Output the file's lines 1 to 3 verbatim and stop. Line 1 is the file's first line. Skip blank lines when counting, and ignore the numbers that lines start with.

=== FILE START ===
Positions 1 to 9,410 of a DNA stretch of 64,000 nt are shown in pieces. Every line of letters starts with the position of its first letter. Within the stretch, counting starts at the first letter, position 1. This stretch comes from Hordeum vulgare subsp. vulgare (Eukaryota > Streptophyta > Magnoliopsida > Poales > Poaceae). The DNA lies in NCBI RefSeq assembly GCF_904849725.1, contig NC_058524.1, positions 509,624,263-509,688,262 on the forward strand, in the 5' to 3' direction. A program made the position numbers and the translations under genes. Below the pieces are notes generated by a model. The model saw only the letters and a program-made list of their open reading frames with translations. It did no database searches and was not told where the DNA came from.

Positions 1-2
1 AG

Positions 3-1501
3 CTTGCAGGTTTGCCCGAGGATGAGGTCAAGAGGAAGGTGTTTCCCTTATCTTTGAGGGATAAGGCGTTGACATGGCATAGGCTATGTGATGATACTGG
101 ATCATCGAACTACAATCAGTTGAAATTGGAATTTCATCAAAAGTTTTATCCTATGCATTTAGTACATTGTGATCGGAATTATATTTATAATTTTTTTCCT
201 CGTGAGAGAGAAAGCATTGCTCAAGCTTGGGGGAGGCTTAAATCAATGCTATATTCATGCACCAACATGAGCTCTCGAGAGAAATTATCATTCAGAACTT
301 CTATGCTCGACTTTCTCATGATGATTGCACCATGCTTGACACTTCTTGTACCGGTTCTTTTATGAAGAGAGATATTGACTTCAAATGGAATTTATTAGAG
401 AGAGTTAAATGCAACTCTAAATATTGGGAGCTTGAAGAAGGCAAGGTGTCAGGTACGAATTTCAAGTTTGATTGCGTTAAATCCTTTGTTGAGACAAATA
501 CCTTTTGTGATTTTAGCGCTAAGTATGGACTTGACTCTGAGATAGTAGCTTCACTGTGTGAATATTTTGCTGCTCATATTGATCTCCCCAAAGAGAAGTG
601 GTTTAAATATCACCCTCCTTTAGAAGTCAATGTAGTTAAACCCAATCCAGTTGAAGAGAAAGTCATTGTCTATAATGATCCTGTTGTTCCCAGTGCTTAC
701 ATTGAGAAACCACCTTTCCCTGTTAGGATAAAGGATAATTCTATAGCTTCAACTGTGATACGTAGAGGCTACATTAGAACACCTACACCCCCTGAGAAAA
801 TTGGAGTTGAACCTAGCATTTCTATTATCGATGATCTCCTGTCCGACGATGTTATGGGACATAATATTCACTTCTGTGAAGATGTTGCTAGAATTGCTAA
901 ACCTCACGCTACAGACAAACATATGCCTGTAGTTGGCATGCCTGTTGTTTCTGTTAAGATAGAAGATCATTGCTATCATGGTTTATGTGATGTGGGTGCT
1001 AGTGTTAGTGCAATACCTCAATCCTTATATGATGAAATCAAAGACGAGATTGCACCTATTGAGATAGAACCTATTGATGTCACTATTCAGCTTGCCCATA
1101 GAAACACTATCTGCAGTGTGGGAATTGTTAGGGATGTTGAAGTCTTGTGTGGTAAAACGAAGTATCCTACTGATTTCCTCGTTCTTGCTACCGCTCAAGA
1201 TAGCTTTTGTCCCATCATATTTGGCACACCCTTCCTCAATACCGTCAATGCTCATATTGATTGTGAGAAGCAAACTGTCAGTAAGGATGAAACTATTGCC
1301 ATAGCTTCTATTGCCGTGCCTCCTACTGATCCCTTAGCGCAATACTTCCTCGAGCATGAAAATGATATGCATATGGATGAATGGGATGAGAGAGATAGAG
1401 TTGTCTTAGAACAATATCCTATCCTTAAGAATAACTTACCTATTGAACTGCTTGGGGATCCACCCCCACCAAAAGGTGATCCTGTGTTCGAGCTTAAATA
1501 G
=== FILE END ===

Positions 1 to 9,410 of a DNA stretch of 64,000 nt are shown in pieces. Every line of letters starts with the position of its first letter. Within the stretch, counting starts at the first letter, position 1. This stretch comes from Hordeum vulgare subsp. vulgare (Eukaryota > Streptophyta > Magnoliopsida > Poales > Poaceae). The DNA lies in NCBI RefSeq assembly GCF_904849725.1, contig NC_058524.1, positions 509,624,263-509,688,262 on the forward strand, in the 5' to 3' direction. A program made the position numbers and the translations under genes. Below the pieces are notes generated by a model. The model saw only the letters and a program-made list of their open reading frames with translations. It did no database searches and was not told where the DNA came from.

Positions 1-2
1 AG